budget analysts predict that within the next decade pension costs alone could exceed all tax revenues in more than half of the states. p. 97

The worst-off cities already have savaged current services to pay for past consumption, with many of them paying more money to retired police, firefighters, and teachers.  p. 98

We could raise the income tax on those earning in excess of $250,000 a year to 100 percent and still find ourselves far short of being able to pay those bills.  It simply is not going to happen: Reality is not optional. p. 101

Washington, then will be faced with a choice of which howling mob it wants to face: recipients of Social Security and Medicare benefits or the world bond market.  One of these groups has the power to cut the federal government off from global credit markets, and one does not: Don’t bet on grandma.  p. 102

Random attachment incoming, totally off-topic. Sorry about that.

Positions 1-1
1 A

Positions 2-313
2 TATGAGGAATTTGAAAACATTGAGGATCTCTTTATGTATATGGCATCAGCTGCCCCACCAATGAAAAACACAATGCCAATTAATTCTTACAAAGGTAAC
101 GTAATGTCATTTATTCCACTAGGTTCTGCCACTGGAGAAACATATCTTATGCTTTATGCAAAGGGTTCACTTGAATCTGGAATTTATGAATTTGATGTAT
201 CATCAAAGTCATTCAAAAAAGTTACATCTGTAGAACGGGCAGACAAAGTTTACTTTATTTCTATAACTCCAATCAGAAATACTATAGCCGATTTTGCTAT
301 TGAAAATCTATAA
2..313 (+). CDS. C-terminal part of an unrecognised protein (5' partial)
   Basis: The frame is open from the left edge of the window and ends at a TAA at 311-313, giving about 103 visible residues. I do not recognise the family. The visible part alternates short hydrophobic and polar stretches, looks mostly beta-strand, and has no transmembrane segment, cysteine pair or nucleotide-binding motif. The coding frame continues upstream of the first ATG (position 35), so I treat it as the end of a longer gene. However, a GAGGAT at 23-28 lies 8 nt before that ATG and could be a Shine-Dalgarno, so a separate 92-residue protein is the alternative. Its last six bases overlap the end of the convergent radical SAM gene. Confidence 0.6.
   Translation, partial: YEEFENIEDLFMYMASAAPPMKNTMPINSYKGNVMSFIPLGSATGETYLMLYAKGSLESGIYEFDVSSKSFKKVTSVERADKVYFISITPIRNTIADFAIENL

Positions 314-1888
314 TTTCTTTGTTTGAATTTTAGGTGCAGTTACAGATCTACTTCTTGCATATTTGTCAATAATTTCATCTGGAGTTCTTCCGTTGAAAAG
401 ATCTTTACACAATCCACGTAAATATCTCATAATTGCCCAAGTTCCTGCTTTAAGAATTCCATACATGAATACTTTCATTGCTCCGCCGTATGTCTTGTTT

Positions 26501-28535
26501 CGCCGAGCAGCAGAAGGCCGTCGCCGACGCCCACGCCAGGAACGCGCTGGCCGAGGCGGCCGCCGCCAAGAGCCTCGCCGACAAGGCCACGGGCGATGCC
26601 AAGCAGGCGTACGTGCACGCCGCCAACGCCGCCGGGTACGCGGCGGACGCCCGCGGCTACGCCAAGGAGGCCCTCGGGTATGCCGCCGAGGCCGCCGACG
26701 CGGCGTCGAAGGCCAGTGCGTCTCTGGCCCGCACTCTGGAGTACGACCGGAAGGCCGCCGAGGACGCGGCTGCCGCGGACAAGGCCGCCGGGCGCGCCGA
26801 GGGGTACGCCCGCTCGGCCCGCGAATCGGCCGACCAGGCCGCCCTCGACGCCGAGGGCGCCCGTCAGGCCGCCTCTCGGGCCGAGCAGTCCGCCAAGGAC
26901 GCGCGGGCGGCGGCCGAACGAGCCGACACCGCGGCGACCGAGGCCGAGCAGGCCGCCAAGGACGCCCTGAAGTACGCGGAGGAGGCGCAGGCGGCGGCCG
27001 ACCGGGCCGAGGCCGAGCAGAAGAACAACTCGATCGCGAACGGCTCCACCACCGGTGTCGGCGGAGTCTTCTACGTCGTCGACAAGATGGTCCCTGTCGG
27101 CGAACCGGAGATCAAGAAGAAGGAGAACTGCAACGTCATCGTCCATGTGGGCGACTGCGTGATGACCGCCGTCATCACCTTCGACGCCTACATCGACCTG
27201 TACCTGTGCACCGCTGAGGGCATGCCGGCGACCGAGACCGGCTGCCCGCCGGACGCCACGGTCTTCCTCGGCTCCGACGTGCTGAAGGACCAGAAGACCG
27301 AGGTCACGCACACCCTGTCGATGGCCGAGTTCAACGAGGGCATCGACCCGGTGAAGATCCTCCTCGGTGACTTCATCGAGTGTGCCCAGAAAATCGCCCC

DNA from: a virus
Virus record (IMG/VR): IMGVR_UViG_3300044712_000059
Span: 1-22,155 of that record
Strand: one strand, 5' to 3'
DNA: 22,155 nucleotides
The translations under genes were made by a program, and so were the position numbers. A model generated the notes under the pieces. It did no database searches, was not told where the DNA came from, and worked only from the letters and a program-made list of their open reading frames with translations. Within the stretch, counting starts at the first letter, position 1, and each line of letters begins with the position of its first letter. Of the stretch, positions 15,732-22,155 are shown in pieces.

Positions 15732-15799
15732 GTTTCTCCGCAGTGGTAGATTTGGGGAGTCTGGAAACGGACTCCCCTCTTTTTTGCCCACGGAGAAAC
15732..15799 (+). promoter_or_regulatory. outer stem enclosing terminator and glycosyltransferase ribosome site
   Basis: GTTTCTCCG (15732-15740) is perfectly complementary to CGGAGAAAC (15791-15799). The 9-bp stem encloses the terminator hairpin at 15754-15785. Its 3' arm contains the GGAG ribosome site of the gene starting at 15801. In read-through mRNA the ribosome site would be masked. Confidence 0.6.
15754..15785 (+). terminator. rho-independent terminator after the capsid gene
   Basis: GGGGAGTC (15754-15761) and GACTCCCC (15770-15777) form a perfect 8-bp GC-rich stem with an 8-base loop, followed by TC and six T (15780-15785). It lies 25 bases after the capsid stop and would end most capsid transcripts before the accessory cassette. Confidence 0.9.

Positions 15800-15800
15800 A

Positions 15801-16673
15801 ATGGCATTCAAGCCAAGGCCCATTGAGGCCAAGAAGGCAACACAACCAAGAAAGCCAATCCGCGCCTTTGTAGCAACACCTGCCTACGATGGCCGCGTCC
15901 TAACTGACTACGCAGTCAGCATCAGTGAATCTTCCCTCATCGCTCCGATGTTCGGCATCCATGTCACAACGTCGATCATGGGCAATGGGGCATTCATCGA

State and local governments probably will default on some of their pension obligations, if only because the alternative is closing their schools and police departments.  p. 103

You can give retirees X dollars in health-care benefits, but that is not the same as giving them health care.  p. 110

characterized by the economic dysfunction i9nherent in all politically managed systems. p. 114

Pretty much everyone in the health-care world – other than the patient – has an interest in keeping prices opaque. p. 125